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Home and Workplace Options
Learn the Basics
The Spring 2011 issue of the educational magazine The Change Agent has a number of articles focusing on the use of toxic chemicals in the home and workplace. See pages 3-8 and 36-39.
Find the products you and your family or co-workers regularly touch or breathe. What chemicals are in them? Make a list.
How toxic are these chemicals? Look them up on the CDC’s ToxFAQs on our Public Data page. The ToxFAQs will also list any relevant workplace requirements from OSHA. You can learn a little more about OSHA Permissible Exposure Limits with a fact sheet from Limits and Levels.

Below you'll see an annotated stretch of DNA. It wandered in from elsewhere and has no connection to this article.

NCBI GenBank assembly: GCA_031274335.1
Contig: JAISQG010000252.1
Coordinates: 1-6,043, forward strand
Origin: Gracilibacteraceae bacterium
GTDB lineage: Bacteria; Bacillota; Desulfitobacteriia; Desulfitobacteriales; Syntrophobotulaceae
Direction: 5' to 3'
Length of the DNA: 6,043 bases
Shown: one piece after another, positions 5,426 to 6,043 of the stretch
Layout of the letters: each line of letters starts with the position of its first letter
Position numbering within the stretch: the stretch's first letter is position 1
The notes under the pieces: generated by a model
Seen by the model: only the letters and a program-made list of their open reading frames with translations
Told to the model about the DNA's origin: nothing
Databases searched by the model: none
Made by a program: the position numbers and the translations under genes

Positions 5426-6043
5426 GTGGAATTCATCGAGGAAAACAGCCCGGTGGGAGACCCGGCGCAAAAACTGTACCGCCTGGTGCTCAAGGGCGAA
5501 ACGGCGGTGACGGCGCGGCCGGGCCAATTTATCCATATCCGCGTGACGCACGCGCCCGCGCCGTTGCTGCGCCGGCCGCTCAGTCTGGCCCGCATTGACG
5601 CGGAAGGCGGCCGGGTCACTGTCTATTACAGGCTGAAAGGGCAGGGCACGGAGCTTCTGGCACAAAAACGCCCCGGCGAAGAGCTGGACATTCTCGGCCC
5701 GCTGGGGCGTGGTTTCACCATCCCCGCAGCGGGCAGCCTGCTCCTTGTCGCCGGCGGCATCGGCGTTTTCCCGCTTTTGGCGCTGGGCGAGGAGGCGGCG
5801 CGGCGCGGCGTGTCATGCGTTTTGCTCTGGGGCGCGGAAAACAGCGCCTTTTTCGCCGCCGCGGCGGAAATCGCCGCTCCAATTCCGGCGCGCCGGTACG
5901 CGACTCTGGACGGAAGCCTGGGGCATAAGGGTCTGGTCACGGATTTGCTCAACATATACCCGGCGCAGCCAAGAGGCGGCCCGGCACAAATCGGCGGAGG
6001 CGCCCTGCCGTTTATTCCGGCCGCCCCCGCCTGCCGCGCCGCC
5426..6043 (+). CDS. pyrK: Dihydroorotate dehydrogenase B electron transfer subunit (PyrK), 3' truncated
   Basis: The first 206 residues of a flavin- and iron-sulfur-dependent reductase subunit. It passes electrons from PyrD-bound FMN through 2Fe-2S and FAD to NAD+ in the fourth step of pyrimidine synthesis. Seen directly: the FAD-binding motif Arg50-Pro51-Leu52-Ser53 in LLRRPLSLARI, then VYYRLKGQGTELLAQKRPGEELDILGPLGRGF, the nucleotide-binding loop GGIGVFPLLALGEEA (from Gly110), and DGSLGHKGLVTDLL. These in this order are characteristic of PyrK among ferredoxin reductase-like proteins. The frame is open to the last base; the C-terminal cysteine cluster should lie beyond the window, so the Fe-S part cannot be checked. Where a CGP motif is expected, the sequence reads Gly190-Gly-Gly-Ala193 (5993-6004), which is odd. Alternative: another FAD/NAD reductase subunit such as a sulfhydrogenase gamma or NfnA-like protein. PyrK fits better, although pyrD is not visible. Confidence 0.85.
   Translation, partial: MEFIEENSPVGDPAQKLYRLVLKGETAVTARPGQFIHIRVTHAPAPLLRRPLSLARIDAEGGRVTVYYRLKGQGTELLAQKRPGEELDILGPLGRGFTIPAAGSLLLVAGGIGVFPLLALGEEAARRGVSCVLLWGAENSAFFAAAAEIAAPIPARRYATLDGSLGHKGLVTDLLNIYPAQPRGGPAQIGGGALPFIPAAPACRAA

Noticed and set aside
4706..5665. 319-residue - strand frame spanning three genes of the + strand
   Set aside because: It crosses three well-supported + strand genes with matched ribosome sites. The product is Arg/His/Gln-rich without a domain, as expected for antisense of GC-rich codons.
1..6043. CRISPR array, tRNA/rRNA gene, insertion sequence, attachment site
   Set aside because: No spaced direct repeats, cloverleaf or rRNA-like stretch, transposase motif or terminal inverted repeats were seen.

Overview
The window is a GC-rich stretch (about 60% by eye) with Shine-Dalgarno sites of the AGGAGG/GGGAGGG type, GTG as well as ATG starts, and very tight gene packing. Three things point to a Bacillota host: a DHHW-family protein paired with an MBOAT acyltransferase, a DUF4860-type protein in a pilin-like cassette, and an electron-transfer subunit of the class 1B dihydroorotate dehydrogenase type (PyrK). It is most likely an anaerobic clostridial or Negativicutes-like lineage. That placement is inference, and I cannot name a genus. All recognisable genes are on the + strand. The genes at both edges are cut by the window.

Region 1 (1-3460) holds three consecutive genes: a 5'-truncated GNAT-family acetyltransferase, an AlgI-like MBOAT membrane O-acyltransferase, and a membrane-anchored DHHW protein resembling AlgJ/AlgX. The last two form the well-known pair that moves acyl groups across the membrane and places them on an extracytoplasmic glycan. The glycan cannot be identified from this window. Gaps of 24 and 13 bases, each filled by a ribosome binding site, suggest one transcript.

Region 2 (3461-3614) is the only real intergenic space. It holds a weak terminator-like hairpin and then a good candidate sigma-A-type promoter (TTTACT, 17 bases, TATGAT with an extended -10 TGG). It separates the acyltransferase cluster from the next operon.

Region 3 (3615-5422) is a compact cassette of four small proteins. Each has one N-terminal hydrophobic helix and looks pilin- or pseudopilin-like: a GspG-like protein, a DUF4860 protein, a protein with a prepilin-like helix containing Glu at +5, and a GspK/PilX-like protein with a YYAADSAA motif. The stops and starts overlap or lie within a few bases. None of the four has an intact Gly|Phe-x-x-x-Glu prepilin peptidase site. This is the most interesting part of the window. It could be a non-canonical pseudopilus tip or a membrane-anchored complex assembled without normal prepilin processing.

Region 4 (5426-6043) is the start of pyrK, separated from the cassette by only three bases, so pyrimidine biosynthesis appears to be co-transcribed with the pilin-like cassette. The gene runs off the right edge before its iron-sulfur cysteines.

To be dangerous, the chemicals need to be toxic and you need to be exposed to them somehow. The SfA activities mentioned in Pieces of the Risk Puzzle can help you think about potential exposures and outcomes.
The Toxic Use Reduction Institute has a number of tip sheets with advice for replacing toxic chemicals with safer ones.
Make Your Case
If your concern is at home, see if there are non-toxic alternatives you can use. If at work, raise the concern with a supervisor, or with the person who purchases supplies.
About Statistics for Action
Statistics for Action is a partnership between Toxics Action Center and TERC (sfa.terc.edu), and made possible by funding from the National Science Foundation (grant DRL-0812954). Any opinions, findings, and conclusions or recommendations expressed in this material are those of the authors and do not necessarily reflect the views of the National Science Foundation or of TERC.
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